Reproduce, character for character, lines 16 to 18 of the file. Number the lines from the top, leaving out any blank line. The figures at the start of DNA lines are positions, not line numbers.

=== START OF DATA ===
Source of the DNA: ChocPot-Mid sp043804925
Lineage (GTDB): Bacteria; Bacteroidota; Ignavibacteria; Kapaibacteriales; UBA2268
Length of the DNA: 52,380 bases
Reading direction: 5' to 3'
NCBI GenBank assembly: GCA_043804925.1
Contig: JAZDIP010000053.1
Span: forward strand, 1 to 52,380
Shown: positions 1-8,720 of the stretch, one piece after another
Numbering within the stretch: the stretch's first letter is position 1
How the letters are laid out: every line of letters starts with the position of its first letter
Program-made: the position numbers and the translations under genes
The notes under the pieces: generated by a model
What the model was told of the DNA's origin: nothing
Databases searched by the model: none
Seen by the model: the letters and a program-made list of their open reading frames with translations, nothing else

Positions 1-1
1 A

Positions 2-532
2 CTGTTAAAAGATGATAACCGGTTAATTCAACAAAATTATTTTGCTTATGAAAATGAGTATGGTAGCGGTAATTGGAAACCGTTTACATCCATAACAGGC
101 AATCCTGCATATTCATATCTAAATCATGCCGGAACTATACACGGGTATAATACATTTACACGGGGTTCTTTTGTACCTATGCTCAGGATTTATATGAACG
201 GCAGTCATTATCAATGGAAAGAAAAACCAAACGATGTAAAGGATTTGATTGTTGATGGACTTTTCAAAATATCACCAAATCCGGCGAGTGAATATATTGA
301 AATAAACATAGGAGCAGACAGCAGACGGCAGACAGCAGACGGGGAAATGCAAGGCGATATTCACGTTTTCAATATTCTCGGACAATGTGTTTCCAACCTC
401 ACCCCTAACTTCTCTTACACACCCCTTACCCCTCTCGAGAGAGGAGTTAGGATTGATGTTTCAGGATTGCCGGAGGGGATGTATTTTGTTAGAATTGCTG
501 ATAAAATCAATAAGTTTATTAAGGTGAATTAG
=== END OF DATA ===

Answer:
Positions 1-1
1 A

Positions 2-532